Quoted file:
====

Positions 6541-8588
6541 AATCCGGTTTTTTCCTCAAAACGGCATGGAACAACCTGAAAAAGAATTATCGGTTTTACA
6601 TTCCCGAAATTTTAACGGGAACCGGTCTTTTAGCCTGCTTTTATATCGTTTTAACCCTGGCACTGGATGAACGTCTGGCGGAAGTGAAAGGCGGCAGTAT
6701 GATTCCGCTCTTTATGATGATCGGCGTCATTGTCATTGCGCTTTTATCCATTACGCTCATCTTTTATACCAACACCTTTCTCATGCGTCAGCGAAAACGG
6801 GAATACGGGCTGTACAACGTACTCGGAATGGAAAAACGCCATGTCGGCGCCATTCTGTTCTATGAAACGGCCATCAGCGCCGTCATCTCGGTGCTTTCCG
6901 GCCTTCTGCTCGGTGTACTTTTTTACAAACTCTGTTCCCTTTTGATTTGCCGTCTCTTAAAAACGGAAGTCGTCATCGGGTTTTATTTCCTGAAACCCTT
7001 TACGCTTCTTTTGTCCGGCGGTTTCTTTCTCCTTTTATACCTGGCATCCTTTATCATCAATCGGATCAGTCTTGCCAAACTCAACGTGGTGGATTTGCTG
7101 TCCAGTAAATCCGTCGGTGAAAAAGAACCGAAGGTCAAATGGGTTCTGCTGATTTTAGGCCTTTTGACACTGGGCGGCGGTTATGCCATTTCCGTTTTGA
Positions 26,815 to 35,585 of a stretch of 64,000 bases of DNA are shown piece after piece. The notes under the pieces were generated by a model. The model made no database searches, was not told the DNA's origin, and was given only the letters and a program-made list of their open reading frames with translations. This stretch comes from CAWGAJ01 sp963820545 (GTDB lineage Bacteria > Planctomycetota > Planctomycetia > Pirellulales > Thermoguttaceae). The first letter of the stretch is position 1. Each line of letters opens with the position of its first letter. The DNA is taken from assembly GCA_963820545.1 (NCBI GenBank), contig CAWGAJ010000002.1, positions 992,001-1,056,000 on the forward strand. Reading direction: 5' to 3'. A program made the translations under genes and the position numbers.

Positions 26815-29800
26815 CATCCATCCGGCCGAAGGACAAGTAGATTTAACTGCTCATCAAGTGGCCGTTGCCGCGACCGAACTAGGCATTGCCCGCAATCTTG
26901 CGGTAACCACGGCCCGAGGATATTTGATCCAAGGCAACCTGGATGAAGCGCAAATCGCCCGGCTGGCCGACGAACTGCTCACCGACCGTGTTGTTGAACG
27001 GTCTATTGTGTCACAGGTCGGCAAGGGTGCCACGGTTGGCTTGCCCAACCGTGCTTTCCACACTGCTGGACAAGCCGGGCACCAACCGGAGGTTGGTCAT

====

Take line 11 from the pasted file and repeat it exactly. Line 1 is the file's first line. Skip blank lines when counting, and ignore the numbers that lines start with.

26815 CATCCATCCGGCCGAAGGACAAGTAGATTTAACTGCTCATCAAGTGGCCGTTGCCGCGACCGAACTAGGCATTGCCCGCAATCTTG